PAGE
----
What is a frozen shoulder?
A frozen shoulder is a condition causing stiffness of the shoulder joint with significant loss of range of motion in all directions. A frozen shoulder is medically termed as adhesive capsulitis. It is a common problem caused due to inflammation of the capsule portion of the joint. Mostly it affects elderly people and especially diabetics. Good physiotherapy for the frozen shoulder under the supervision of a shoulder surgeon can help to treat the condition. When the condition becomes severe, this problem can be treated with the help of advanced key-hole surgery or arthroscopic surgery.
Quick Facts About Frozen Shoulder?
- Frozen shoulder occurs due to scarring, thickening, and shrinking of the joint capsule.
- Nearly 3-5% of adults aged between 40-60 years might encounter frozen shoulder condition at some time in their lifetime, and over 20% of people with diabetes.
- About 25% of patients who have encountered a cerebrovascular disease might develop frozen shoulder within 6 months.
- Studies say that corticosteroid injections are most beneficial but only short-term. They cannot maintain pain relief after 8 weeks.
Different Stages Of Frozen Shoulder
Frozen shoulder typically progresses through three different stages: freezing, frozen, thawing.
The shoulder pain in this stage develops gradually that becomes sharp at end-range movements. Often, people will experience pain during night time while sleeping. In this stage, the range of shoulder movement is still largely preserved.
In this stage, shoulder pain begins to reduce slowly with sharp pain only felt at end-ranges of shoulder movement. Simultaneously, the shoulder becomes stiffer, and the range of shoulder movement is significantly reduced.
In the final stage, you may notice a gradual improvement in the range of motion of your shoulder with the resolution of pain.
Usually, frozen shoulder goes away on its own within 1-3 years without any treatment. If the problem persists for a long, it is better to consult a shoulder surgeon for treatment.
Causes Of Frozen Shoulder
The bones, ligaments and tendons combine to form a shoulder joint which is enclosed in a capsule of connective tissue. When this capsule around the shoulder joint thickens and tightens a frozen shoulder occurs, restricting your movement.
Doctors are not certain about the exact cause in some people. However, it’s more likely to happen in people with diabetes or immobilization of shoulder joint for a long time, such as after certain surgery where your shoulder can’t move or an arm fracture. People above 40 and older, especially women, are more prone to have frozen shoulder.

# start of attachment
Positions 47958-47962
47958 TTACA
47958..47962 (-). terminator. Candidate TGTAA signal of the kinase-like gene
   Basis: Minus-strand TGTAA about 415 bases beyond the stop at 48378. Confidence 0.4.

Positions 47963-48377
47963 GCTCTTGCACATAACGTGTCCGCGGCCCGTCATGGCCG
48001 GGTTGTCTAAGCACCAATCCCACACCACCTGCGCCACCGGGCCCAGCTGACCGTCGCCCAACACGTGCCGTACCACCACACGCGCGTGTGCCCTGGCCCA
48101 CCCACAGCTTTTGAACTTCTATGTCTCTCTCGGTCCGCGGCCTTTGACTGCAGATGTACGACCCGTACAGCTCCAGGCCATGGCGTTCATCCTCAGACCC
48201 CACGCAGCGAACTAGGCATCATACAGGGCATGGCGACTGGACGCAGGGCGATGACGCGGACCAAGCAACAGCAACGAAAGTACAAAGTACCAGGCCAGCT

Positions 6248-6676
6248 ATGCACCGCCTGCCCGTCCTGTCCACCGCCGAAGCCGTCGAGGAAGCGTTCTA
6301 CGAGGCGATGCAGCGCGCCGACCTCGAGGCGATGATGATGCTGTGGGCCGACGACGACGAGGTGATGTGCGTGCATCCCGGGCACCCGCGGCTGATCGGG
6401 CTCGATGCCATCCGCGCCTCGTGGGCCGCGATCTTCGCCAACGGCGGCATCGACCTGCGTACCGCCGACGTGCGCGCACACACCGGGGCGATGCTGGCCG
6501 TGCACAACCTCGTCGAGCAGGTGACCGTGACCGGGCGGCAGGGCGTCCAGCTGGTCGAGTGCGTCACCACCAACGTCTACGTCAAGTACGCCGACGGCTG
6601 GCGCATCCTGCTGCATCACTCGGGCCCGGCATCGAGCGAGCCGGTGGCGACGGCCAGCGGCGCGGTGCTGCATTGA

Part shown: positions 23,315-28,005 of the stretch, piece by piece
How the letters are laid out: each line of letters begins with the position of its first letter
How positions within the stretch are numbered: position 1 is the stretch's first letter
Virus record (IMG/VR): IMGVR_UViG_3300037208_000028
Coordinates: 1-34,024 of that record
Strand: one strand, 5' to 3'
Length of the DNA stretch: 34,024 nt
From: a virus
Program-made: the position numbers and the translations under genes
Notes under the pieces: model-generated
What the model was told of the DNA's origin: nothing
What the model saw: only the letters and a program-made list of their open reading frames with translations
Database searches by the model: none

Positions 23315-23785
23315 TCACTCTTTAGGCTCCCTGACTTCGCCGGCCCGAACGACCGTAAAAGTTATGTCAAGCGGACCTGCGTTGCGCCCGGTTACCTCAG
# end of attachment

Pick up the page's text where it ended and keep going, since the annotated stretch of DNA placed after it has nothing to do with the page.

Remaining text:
Any injury to the shoulder joint can lead to a frozen shoulder which includes tendonitis, bursitis, and rotator cuff injury or rotator cuff syndrome. Some other underlying causes like chronic inflammatory arthritis to the shoulder, after chest or breast surgery etc. can also lead to frozen shoulder.
Certain Health Factors
Reduced mobility of the shoulder joint can also develop a frozen shoulder. The immobility of the shoulder joint might be a result of many conditions, and some of them are:
- Rotator cuff injuries
- Broken arm
- Recovery from shoulder surgeries like mastectomy
Certain Medical Conditions
People with specific medical ailments are more prone to frozen shoulder. The conditions which increase the risk of frozen shoulder include:
- Cardiovascular disease
- Parkinson’s disease
How does shoulder specialist diagnose a frozen shoulder?
During a physical examination, the doctor asks you to move the shoulder in different directions to evaluate the range of motion and pain. The underlying conditions involved in the frozen shoulder can be diagnosed with the history, physical examination, and X-ray of the shoulder etc.
Frozen shoulder can affect both active and passive range of motion, and in some cases, mild anaesthesia is given to diagnose the passive and dynamic range of motion.
In some cases, a contrast dye is injected into the shoulder joint while taking an X-ray to show the characteristics of a shrunken shoulder capsule of a frozen shoulder. It is called as arthrography. An MRI scan can also help to evaluate a frozen shoulder.
What conditions can mimic Frozen Shoulder?
Inflammation of the muscles around the joint, arthritis of the shoulder joint and degenerative arthritis of the joint that can mimic the limitation of range of motion.
Injury to individual tendons of the rotator cuff surrounding the shoulder can limit the range of motion of shoulder-joint but not in all directions. Often during the physical examination of the shoulder with tendinitis or tendon tear by a doctor can move the joint beyond the range of motion that the patient can focus on their own.
For more information and best treatment for frozen shoulder contact Dr Chandra Sekhar, one of the best shoulder surgeon in Hyderabad.